LEE’S SUMMIT, Mo. —End-of-year standardized testing could soon be a thing of the past for students in four Kansas City area school districts. 

On Tuesday, the Missouri State Board of Education approved school innovation waivers for the Liberty, Lee’s Summit, Raymore-Peculiar and Center school districts. 

Starting in the 2023-24 school year students in these districts, as well as 16 other school districts in the Success Ready Students Network (SRSN), will be exempt at the state level from taking the Missouri Assessment Program (MAP) test for the next three years.

Currently, school districts that use MAP testing typically get the test results over the summer months, after a student has moved on to the next grade level. 

Beginning this fall, students in these 20 districts will test multiple times throughout the school year, and the district will receive immediate feedback on results. The school districts will then use the tests scores like education benchmarks to determine what subjects students are excelling in and where they may need more help. 

The change comes from a law passed by the state legislature last year that allows school districts to side-step certain education laws and apply for innovation waivers to implement their own unique strategy. 

“Assessment in and of itself in terms of traditional end-of-year- assessment as compared to adaptive assessments that are leveraged over the course of the year help us meet that goal of personalizing learning, rather than shooting toward the middle. Then [it] also provides visibility for students in where they’re at,” Dr. Jeremy Tucker, superintendent of Liberty Public Schools, told the board Tuesday.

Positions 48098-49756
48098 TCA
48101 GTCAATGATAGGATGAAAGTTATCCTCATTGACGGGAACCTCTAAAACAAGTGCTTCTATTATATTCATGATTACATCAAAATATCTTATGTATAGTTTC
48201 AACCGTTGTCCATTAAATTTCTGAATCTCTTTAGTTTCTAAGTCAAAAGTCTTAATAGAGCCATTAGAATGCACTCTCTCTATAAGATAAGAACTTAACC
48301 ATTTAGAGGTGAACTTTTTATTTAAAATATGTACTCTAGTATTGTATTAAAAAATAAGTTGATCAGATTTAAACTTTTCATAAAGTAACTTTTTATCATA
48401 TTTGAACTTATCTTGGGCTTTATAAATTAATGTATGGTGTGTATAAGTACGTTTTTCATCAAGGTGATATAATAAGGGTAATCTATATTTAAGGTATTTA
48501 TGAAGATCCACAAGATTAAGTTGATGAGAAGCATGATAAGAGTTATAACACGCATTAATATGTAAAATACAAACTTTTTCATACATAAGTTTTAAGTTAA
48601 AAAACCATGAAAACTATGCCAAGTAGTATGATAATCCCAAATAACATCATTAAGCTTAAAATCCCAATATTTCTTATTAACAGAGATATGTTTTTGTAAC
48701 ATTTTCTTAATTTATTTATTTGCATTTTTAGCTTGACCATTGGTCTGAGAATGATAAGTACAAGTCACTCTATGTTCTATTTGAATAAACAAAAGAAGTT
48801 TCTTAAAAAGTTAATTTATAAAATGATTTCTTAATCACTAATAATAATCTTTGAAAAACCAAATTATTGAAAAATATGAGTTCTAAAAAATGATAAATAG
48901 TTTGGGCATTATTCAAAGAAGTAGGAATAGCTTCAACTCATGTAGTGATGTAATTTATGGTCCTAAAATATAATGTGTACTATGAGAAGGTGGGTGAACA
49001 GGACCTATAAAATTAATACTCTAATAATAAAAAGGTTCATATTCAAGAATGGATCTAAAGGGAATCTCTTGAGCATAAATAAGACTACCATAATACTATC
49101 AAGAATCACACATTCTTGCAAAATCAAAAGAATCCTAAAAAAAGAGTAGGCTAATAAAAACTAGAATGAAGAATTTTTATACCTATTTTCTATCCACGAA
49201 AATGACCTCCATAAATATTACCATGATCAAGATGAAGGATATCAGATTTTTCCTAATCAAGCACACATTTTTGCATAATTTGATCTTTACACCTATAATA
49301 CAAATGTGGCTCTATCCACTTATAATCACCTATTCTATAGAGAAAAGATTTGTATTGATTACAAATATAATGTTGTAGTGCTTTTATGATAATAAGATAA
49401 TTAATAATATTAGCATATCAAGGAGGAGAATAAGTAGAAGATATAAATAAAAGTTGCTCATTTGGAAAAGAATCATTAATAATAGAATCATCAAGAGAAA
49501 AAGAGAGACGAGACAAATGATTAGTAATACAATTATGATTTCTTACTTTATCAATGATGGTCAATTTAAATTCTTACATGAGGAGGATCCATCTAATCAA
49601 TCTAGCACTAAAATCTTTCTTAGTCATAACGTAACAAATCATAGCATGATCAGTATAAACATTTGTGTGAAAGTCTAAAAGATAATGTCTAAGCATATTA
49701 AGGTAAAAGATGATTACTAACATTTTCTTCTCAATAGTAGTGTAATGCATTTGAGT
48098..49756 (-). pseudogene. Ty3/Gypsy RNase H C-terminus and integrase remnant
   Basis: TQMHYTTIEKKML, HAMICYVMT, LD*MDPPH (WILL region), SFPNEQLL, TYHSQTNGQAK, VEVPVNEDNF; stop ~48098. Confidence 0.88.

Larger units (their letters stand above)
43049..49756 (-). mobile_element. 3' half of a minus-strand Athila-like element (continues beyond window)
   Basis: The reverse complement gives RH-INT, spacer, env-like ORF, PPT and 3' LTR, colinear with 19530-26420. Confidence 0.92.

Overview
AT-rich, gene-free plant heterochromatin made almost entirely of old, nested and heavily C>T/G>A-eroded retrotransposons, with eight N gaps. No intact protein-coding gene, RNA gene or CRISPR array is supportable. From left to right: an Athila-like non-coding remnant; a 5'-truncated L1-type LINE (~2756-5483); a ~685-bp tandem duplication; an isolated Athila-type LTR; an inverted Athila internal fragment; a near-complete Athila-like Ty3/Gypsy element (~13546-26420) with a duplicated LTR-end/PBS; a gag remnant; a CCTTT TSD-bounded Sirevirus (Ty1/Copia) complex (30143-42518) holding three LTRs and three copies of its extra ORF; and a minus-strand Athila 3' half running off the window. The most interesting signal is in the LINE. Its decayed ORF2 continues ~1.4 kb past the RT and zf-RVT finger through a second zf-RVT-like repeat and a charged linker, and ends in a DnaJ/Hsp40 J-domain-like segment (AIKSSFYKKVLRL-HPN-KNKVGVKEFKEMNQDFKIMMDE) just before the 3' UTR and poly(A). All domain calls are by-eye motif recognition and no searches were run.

Tucker said the new plan lets teachers monitor the test data and adjust their lesson plan to ensure students are getting the support they need. 

“Probably the most meaningful experience you’ll have is walking into a classroom, sitting and kneeling by a student and asking them ‘what are you doing today?’ They can articulate the objective, the goal, where they’re at, how they’re meeting that,” Tucker said.

Shortly after the board approved the waivers, the state released MAP test results from the spring of 2023, showing overall student performance has decreased significantly since the pandemic.

Federal law could still require students to take the MAP test next spring, but SRSN school districts are seeking out a federal exemption waiver for that too.  

The 20 participating school districts will present the state school board with a draft of an alternative assessment plan in January.